- How are people going to enroll in content?
- Who is going to manage the reporting? What reports are needed, and with what frequency?
- Do you have training for end users?
- Do you have training for administrators?
- If global/multilingual: Is the training localized? Is the LMS localized?
- Will you run into licensing/cost issues if you have to add more users?
- How are you going to handle end-user support? How do you escalate issues?
- Is the training primarily asynchronous (eg online courseware) or synchronous (classroom)?
- For asynchronous training, what format is it in? Does it track properly? Do you have bandwidth in all locations to handle the training? Does the training work on all computers it needs to?
- How are you going to handle people creating new content? What tools are available?
- Have you identified all your stakeholders? Have you distinguished between real stakeholders and nominal ones? (ie ones brought to the table for political reasons but who don't really care much)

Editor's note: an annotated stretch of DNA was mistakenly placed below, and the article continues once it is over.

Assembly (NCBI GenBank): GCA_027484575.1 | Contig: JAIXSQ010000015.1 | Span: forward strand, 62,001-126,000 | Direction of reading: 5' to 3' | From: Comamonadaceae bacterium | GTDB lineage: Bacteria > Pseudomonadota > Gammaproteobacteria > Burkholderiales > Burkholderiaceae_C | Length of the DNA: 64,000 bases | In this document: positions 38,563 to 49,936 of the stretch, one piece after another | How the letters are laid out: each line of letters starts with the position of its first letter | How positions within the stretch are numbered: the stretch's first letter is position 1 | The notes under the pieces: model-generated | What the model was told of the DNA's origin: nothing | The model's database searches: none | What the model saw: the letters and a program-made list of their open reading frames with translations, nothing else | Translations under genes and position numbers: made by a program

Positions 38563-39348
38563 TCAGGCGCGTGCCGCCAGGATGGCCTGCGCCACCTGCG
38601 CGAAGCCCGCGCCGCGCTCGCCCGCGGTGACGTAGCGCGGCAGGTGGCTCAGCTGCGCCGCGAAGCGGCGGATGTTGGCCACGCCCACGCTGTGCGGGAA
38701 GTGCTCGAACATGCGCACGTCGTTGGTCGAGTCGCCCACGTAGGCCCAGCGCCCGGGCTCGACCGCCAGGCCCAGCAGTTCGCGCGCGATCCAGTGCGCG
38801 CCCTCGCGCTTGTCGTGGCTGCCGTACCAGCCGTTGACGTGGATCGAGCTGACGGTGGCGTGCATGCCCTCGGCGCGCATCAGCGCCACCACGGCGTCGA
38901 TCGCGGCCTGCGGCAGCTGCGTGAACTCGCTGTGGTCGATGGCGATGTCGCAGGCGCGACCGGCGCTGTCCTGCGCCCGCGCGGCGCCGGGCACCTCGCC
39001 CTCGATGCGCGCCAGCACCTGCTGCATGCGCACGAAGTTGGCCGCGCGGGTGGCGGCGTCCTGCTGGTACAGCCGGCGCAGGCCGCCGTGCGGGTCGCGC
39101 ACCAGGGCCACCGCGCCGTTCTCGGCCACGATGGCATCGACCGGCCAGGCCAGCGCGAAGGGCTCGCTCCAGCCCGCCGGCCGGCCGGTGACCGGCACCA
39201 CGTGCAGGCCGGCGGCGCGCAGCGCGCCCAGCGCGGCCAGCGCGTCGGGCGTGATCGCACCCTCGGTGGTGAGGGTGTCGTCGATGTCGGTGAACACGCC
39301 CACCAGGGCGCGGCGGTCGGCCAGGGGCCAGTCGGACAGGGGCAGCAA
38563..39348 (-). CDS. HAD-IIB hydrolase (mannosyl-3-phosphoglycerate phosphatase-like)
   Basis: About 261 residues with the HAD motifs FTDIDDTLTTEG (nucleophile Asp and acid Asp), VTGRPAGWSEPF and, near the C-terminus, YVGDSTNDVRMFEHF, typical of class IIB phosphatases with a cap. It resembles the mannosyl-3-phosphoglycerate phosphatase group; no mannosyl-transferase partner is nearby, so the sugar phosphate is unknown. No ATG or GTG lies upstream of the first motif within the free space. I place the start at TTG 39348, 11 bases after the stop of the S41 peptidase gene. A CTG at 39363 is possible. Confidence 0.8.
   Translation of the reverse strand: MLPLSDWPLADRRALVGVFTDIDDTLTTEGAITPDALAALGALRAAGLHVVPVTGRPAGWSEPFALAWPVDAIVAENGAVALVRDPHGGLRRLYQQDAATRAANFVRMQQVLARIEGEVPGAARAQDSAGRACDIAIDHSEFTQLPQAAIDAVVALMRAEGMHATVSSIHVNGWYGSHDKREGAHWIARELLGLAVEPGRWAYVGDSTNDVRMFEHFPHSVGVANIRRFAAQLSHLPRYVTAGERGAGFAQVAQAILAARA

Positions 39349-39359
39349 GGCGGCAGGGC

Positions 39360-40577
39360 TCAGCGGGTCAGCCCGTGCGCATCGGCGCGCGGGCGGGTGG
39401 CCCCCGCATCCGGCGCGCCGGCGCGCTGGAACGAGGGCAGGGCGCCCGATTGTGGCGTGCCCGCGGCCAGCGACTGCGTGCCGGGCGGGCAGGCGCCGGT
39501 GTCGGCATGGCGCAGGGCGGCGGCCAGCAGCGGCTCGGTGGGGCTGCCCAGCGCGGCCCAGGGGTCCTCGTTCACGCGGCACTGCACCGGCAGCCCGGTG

Note that this is what you need for just the simple "I want everyone in the company to take this HR compliance training!"

In general, I have not been impressed by PM's in this space. The general problem I run into is that they have tended to report on what people tell them, rather than delve deeper. So a PM will ask IT if everyone can log in, they say "Yes", then on day 1 of launch you learn that actually "everyone" just meant corporate and nobody in the warehouses even has an account. Successful enterprise rollouts involve auditing answers, not just accepting them.